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What It Takes to Raise a Teenager

Monday, November 7, 2016 15:43
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Raising a Teenager? Wish There was an App for That?

The teenage years can be hard on everyone. The young person is going through so many changes to their body and their psyche; they’re discovering who they are and what they aspire to in life. Hormones are coursing through their veins, bringing on mood swings, irritability and confusion. They question and challenge almost everything — most especially authority; they’re resistant at best, defiant at worst, and their favorite mannerism, quite often, is eye-rolling.

For parents, the teen years bring a myriad of challenges. Developmentally, teens immerse themselves in the stage of separation and individuation. They learn to become independent young adults with their own hopes, dreams, thoughts, feelings and especially, their own identity.

They’re driven to engage in behaviors that are off-putting to their parents, if not downright repellent, as an unconscious mechanism to push away the people who might otherwise hold them back from evolving into their true selves.

No Need to Let Confusion Rule or Be Fearful

Good parents want the best for their teens and want to bring out the best in them. But, in this day and age, with so many conflicting opinions going around about how to nurture our older children, parents are often left as confused as their teens over how best to love, value and protect these young people.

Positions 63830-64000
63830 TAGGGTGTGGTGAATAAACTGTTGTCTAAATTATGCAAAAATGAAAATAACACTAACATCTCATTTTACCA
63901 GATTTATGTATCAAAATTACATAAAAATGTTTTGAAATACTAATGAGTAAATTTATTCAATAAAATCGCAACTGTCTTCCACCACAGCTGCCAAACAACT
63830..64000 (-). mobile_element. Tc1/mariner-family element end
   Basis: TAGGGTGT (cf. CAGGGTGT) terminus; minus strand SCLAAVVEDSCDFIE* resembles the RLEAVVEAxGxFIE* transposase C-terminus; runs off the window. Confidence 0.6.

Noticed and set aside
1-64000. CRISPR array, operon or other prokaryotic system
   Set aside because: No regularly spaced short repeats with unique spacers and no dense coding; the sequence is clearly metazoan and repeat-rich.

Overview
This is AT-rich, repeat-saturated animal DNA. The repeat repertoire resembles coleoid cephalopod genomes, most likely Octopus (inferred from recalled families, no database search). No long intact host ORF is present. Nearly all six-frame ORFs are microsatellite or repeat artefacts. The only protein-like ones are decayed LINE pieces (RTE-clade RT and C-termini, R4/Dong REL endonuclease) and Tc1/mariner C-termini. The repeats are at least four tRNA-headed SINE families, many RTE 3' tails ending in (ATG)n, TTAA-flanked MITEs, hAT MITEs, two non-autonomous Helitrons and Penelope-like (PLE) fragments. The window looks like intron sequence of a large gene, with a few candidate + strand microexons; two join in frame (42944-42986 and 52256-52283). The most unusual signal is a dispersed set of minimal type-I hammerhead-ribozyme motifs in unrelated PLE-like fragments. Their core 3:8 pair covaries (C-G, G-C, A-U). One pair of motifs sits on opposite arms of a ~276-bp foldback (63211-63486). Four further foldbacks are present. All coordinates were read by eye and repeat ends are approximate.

Often, parents go to one extreme — lenience and over-indulgence; spoiling and enabling, or to the other — bubble-wrapping their kids; hovering over them incessantly, not letting them do anything on their own for fear that their teenager will get hurt or make a mistake.

Like in any relationship, balance is key. Teens, like all kids, need to feel cherished and safe. But more than any other kids, it’s essential that they feel acknowledged, respected, understood and supported in their autonomy.

The parents’ role is to make sure that the consequences to their teen aren’t so severe that there’s no coming back.

Letting teens do whatever they want without guidance or limits is a sure recipe for disaster, especially when we’re dealing with youth whose surging hormones are upping their quotient of impulsiveness and risk-taking behavior.


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